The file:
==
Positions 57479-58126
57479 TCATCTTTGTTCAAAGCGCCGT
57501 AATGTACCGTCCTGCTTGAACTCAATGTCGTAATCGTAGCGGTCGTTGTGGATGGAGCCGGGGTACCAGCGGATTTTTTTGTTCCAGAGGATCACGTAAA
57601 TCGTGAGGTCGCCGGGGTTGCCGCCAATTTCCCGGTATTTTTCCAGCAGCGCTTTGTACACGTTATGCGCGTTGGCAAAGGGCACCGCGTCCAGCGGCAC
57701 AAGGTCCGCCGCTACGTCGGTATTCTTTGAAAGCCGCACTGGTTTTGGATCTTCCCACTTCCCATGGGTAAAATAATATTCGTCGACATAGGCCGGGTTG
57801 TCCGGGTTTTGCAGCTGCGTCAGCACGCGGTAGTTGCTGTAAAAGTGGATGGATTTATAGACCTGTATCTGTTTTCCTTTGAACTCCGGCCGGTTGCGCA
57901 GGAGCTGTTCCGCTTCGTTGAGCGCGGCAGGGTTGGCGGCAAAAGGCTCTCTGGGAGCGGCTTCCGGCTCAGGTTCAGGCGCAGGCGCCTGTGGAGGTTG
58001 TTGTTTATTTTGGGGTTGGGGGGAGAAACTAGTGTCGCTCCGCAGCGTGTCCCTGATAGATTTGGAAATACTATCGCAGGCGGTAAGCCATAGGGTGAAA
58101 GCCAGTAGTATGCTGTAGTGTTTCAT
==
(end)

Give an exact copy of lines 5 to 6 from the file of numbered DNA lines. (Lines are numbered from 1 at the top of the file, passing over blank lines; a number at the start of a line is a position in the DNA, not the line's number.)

57701 AAGGTCCGCCGCTACGTCGGTATTCTTTGAAAGCCGCACTGGTTTTGGATCTTCCCACTTCCCATGGGTAAAATAATATTCGTCGACATAGGCCGGGTTG
57801 TCCGGGTTTTGCAGCTGCGTCAGCACGCGGTAGTTGCTGTAAAAGTGGATGGATTTATAGACCTGTATCTGTTTTCCTTTGAACTCCGGCCGGTTGCGCA